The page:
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Discussion Starter #1
Hey guys, I am in the market for my first motorcycle. I'm a big fan of cruisers and British-looking bikes. I've been looking at a 2007 Royal Enfield Deluxe that's near my house. It has around 9700 miles and seems to be in decent shape. It is going for $1900. My main concern is that the older models don't have disc brakes or the new engines. My other options include a 2002 Indian Scout for $4600. Mileage = 35000. It is bit more expensive, but I've heard a lot of good things about Indian quality. The problem is that I would be getting the bike shipped to me, so I wouldn't have the chance to ride it beforehand. The seller has sent me a video showing the engine running, so I know that it isn't busted, but I still have concerns. Any advice would be much appreciated!
 

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That generation Indian was built by a now defunct company. They are what are known as the Gilroy Indians. It is not the same Indian company owned and operated by Polaris Industries that we know today. Keep that in mind. Parts and service will be hard to find. The engine is an S&S, so parts there are good to go, but the rest of the bike, you'll be on your own.

The Enfield, make sure you have a dealer within reasonable distance. The older models are well tuned to their British ancestry. They need a lot of fiddling to keep them running well.

Is there a reason you are looking at fairly rare or unpopular bikes as your first motorcycle? I'm not telling you what to do, by any means, but sticking with a more mainstream brand for now will allow you to concentrate on learning to ride and the fun it can be. You can always step into the more rare models later on if they still lure you.
 

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I'm just a big fan of classic-looking bikes. I'm located near Chicago, so there is a Royal Enfield dealership in the city. But I am concerned about the drum brakes and whether or not they have enough stopping power.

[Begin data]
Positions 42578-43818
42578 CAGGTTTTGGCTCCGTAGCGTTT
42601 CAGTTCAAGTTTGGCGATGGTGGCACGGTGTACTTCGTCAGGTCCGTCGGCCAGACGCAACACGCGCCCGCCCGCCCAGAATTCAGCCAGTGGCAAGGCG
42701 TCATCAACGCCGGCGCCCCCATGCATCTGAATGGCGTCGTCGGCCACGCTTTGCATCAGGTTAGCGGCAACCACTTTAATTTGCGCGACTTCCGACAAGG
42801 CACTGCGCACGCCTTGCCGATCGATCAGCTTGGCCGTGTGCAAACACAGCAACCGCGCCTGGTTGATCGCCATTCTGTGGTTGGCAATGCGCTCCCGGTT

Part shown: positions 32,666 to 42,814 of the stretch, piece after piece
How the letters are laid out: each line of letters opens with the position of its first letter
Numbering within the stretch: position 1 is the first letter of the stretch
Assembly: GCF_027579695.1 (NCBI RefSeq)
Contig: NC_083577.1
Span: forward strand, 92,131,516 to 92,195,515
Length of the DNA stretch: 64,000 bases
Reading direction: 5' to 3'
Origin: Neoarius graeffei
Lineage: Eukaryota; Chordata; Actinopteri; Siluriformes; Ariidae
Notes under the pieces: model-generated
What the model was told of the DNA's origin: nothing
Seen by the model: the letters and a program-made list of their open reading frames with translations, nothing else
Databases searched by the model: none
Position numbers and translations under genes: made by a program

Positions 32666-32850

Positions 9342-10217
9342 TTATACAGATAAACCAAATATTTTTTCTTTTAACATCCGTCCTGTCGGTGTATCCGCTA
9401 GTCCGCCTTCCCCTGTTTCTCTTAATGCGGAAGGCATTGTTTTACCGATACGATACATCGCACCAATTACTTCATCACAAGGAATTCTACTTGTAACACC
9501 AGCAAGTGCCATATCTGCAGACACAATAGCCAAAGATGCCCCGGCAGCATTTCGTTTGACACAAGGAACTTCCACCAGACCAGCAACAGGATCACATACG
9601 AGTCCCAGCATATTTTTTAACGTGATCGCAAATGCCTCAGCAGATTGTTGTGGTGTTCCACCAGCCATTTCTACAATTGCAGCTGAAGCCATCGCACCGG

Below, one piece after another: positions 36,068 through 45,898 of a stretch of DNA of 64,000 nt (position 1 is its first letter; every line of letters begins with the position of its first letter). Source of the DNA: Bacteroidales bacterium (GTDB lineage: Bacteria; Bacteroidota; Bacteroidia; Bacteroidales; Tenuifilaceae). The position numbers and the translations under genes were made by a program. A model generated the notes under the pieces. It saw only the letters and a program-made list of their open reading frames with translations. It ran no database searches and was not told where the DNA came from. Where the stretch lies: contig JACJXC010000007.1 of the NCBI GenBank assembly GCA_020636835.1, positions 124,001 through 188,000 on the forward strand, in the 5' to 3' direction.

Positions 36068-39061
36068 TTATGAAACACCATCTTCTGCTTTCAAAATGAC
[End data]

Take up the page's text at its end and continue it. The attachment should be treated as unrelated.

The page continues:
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Both are terrible choices for a first bike and both will give you trouble. Stay away:frown:

Search Craigslist in yours and surrounding areas and you'll find lots of bikes of all kinds.

Myself and some others here have LOTS of motorcycle experience (myself 54 years riding and 80 motorcycles) and I for one would be VERY reluctant to buy a bike without checking it out and riding it. Caveat emptor :biggrin:

Sam:71baldboy:
 

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Thanks! Do you have any suggestions for a bike that's got classic looks but doesn't come with the same problems? It is my first bike, so I don't want to spend a ton of cash.
 

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Look for an older 883 Sportster. Solid, reliable, cheap, and you don't get more classic. And you'll never have a shortage of parts or qualified mechanics should the need arise.
 

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I'd say I have a pretty decent skill set when it comes to riding. My dad sometimes lent me his bike to go out for a spin. But this would be the first one that I own.
 

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Thanks! Do you have any suggestions for a bike that's got classic looks but doesn't come with the same problems? It is my first bike, so I don't want to spend a ton of cash.